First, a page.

Development Of The War

The French and Indian War lasted nearly nine years, and it moved forward in three distinct phases. During the first of these phases, from the Fort Necessity debacle in 1754 until the expansion of the war to Europe in 1756, it was primarily a local, North American Conflict. The English did not do well these first years. There were few British naval reinforcements and so the colonists managed the war largely on their own. Virtually all indian tribes were now allied with the French. Only the Iroquois had seen themselves forced to the British side and they kept themselves as neutral as possible.

The second phase of the struggle began in 1756 when the governments of France and England formally opened hostilities and a truly international conflict (The Seven Years' War) began. The fighting now spread to the West Indies, India, and Europe itself. But the principal struggle remained the one in North America where so far England had suffered nothing but frustration and defeat. Beginning in 1757, Wiliam Pitt ,the English secretary of state, began to transform the war effort by bringing it for the first time fully under British control. He did this at first by forcing supplies, equipment, shelter, and manpower from the colonists. This was cause for much resentment among the colonists, who resisted these new imposition and firmly, at times even violently, resisted them. By early 1758, the friction between the British authorities and the colonists was threatening to bring the war effort to a halt.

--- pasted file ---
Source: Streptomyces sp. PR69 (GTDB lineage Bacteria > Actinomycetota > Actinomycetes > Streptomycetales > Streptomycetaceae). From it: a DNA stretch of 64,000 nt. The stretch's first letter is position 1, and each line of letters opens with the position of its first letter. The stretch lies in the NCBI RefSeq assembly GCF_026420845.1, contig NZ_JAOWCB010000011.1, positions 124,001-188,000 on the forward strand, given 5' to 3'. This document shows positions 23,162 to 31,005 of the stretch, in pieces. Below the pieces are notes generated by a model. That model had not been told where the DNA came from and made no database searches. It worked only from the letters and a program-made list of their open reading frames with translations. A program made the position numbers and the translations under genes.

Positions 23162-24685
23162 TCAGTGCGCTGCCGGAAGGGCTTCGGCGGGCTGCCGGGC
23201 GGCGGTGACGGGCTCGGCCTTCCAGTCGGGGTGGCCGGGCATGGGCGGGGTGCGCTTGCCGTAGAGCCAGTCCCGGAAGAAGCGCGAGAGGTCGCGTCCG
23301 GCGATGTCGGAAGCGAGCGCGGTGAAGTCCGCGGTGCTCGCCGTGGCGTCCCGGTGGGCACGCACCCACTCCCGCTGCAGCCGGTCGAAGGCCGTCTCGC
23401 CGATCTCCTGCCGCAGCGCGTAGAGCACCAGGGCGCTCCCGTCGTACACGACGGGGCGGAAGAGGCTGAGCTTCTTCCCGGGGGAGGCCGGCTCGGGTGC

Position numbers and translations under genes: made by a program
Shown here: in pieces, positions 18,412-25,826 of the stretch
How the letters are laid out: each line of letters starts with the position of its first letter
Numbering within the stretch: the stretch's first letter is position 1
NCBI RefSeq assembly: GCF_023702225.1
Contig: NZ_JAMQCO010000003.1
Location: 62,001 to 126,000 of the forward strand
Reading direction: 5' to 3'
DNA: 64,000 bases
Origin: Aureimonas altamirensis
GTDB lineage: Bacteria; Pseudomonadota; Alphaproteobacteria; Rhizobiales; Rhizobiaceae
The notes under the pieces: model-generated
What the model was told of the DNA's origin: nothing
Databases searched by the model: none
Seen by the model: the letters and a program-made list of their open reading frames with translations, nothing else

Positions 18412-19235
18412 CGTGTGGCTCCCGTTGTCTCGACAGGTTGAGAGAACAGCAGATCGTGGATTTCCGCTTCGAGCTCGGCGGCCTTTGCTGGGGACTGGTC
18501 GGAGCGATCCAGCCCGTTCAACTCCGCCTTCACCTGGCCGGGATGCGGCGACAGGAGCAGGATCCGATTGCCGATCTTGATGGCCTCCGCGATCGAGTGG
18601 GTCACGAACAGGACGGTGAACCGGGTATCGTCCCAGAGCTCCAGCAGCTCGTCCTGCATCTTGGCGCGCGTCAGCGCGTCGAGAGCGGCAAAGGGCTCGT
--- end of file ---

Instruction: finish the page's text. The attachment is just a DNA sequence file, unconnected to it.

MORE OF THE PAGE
Beginning in 1758 therefore, Pitt initiated the third and final phase of the war by relaxing many of the policies that Americans had objected to. This resulted in an immediate increase in American support for the war and a dramatic increase in American enlistment. Pitt also dispatched large numbers of additional troops. Almost immediately the tide of the battle began to turn in England's favor. The French, now even more outnumbered then before and plagued by poor harvests, could no longer offer enough resistance to the British troops and American militias. In July 1758, the fortress of Louisbourg was captured by two brilliant English generals (and their armies), Jeffrey Amherst and James Wolfe. And on September 13 1759, the supposedly inpregnable city of Quebec fell to the army of General James Wolfe. This marked the beginning of the end of the American phase of the war. A year later, in September 1760, the French army formally surrendered to Amherst in Montreal.

The French and Indian War had profound effects for both the British Empire and the American colonists. It is often seen as the source of much of the resentment between the English government and the colonists that eventually led to the American Revolution of 1775.